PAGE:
The transfer of advanced weapons systems to Hezbollah has been one of these redlines. It seems that at the end of January, Israel's leaders came to the conclusion that such a transfer was about to take place and decided to act. They were fully aware of the downside of a strike: the regime was likely to take political advantage of Israel's military action, and the prospect of a response by Syria or Hezbollah and the provocation of a larger crisis could not be ruled out.
Such scenarios materialized only in part. The Syrian regime launched a full-scale propaganda campaign designed to depict the Israeli raid as a major component of the current crisis and portray the conflict as an Arab-Israeli one, not a Syrian civil war.
Iran and Hezbollah took a similar line and issued vague threats of retaliation. Assad's regime, though, made it clear that it did not intend to respond with force. Syria's minister of defense indicated that Damascus did not retaliate because Israel's action was itself a retaliation for the damages inflicted on Israel by Syria. The whole episode stands in sharp contrast to the course of events in September 2007, when Israel destroyed a nuclear reactor that North Korea had been building for Syria. Israel kept silent in order to help Assad avoid the need to retaliate, and Assad played the same game. This time around, Assad had every interest in playing up the Israeli attack -- but he is still proceeding cautiously. The political dividends of stoking tension with Israel are obvious, but given the sorry state of Syria's armed forces, a military collision with Israel could provide the rebels with the golden opportunity that has eluded them so far.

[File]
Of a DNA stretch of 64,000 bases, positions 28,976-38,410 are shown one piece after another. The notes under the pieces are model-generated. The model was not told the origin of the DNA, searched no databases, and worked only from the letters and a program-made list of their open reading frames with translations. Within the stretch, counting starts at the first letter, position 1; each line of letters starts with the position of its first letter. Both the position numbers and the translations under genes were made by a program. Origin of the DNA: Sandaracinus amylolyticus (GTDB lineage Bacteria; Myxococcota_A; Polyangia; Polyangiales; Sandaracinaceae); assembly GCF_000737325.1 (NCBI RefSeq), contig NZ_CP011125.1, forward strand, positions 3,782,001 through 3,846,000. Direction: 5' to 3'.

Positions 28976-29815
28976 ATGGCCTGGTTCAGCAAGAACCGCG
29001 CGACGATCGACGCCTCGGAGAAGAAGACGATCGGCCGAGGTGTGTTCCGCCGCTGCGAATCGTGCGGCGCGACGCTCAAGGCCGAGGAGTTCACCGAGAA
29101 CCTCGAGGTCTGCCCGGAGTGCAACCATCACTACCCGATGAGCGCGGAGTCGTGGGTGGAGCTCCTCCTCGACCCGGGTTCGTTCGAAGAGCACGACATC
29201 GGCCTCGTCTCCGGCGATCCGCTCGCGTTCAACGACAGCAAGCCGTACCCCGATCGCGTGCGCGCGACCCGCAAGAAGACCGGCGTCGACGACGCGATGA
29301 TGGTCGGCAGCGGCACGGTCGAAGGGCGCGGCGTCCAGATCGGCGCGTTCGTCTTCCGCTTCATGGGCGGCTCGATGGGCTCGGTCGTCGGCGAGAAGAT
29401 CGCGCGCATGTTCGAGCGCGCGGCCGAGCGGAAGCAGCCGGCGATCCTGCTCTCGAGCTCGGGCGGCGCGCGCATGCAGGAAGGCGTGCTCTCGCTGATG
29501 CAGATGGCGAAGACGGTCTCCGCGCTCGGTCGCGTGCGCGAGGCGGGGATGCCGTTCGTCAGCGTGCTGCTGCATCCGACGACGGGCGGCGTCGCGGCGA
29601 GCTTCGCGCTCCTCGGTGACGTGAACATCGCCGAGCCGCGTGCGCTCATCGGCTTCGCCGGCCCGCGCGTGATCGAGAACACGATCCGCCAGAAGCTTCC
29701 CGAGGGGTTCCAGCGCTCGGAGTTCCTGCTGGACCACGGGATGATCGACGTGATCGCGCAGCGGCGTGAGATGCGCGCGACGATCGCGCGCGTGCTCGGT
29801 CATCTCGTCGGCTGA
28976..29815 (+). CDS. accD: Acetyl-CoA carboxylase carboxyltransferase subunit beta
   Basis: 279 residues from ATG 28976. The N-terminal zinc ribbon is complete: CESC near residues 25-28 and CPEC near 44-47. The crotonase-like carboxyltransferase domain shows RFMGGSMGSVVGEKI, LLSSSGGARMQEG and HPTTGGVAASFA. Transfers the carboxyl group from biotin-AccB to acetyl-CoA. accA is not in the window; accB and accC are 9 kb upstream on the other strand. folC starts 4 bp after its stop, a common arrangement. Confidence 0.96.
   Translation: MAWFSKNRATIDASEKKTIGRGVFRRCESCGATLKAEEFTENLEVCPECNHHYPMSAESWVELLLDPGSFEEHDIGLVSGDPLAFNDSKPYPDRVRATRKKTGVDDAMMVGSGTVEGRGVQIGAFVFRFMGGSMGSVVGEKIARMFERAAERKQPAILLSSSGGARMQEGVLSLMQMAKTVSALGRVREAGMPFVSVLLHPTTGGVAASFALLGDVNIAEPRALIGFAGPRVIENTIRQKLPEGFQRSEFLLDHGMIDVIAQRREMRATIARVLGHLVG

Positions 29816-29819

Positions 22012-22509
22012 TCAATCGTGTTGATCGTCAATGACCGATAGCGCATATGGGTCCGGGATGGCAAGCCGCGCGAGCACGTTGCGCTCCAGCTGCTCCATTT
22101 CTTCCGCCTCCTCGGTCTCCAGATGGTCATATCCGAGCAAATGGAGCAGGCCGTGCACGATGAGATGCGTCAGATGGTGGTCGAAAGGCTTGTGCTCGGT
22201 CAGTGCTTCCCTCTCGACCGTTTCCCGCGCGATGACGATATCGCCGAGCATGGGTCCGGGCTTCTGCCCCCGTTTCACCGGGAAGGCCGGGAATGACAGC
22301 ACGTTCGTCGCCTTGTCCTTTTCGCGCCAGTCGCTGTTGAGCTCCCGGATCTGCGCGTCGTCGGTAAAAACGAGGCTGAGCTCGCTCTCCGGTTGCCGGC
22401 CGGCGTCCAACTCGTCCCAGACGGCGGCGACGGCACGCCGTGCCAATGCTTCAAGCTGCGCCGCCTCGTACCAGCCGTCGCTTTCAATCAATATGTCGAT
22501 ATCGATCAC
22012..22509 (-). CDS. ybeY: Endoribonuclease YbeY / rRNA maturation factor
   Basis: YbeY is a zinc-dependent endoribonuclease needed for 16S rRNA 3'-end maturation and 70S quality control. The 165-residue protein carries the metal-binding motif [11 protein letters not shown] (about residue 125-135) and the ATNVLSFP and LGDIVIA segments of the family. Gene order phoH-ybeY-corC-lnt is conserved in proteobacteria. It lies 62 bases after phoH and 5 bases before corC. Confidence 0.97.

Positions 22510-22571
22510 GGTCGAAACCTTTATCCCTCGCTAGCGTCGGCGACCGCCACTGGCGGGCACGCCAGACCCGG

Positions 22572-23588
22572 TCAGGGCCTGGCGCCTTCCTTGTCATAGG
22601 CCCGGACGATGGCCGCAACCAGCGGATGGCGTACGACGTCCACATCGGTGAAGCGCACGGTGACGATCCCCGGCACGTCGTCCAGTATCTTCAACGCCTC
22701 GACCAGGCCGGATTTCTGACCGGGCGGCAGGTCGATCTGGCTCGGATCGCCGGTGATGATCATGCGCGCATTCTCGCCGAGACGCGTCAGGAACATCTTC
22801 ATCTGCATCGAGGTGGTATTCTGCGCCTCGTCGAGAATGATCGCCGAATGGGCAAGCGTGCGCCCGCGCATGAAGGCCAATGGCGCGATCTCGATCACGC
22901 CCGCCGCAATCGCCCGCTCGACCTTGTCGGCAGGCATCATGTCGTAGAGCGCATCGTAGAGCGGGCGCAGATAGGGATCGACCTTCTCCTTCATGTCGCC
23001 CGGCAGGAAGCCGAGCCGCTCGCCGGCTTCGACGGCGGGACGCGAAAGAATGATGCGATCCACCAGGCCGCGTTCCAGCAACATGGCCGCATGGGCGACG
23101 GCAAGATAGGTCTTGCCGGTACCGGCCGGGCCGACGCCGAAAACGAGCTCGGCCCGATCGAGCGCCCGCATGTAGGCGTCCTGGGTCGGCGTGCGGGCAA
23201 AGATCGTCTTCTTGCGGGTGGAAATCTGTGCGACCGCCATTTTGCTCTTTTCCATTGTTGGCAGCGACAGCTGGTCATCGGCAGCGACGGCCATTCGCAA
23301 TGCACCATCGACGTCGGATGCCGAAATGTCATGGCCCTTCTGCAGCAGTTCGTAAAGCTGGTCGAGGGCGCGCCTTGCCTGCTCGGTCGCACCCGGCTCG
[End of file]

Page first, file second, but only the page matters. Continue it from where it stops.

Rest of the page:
It is difficult to determine at this time how successful Israel's raid was. The political fallout has been limited, and the course of the Syrian civil war has not been affected. But the strike has not necessarily had the deterrent effect Israel sought, and the regime and its allies may still make further efforts to transfer sophisticated weapons systems to Hezbollah.
The current episode may well fade into memory, but there is still a real danger of a broader crisis drawing Israel more fully into the Syrian morass. Assad could still try to transfer sophisticated weapons to Hezbollah, and the future of the Syrian arsenal, including stockpiles of chemical and biological weapons, is still in question. Israel may decide to act again, and if it does, Syria, Hezbollah, or Iran could well retaliate. Their calculus in such an event would be determined by the state of the Syrian civil war, Hezbollah's predicament in Lebanon, and the state of Iran's give-and-take with the United States and its allies over the Iranian nuclear issue. Their response, if any, would be more likely come in the form of a terrorist attack, such as the one perpetrated by Hezbollah against Israeli tourists in Bulgaria, rather than a conventional military attack.
Given these threats to regional stability, the need for the United States to take the lead in seeking a resolution to the Syrian crisis has never been more acute. U.S. President Barack Obama's decision to visit the region this spring and include the Syrian crisis on his agenda is a step in the right direction.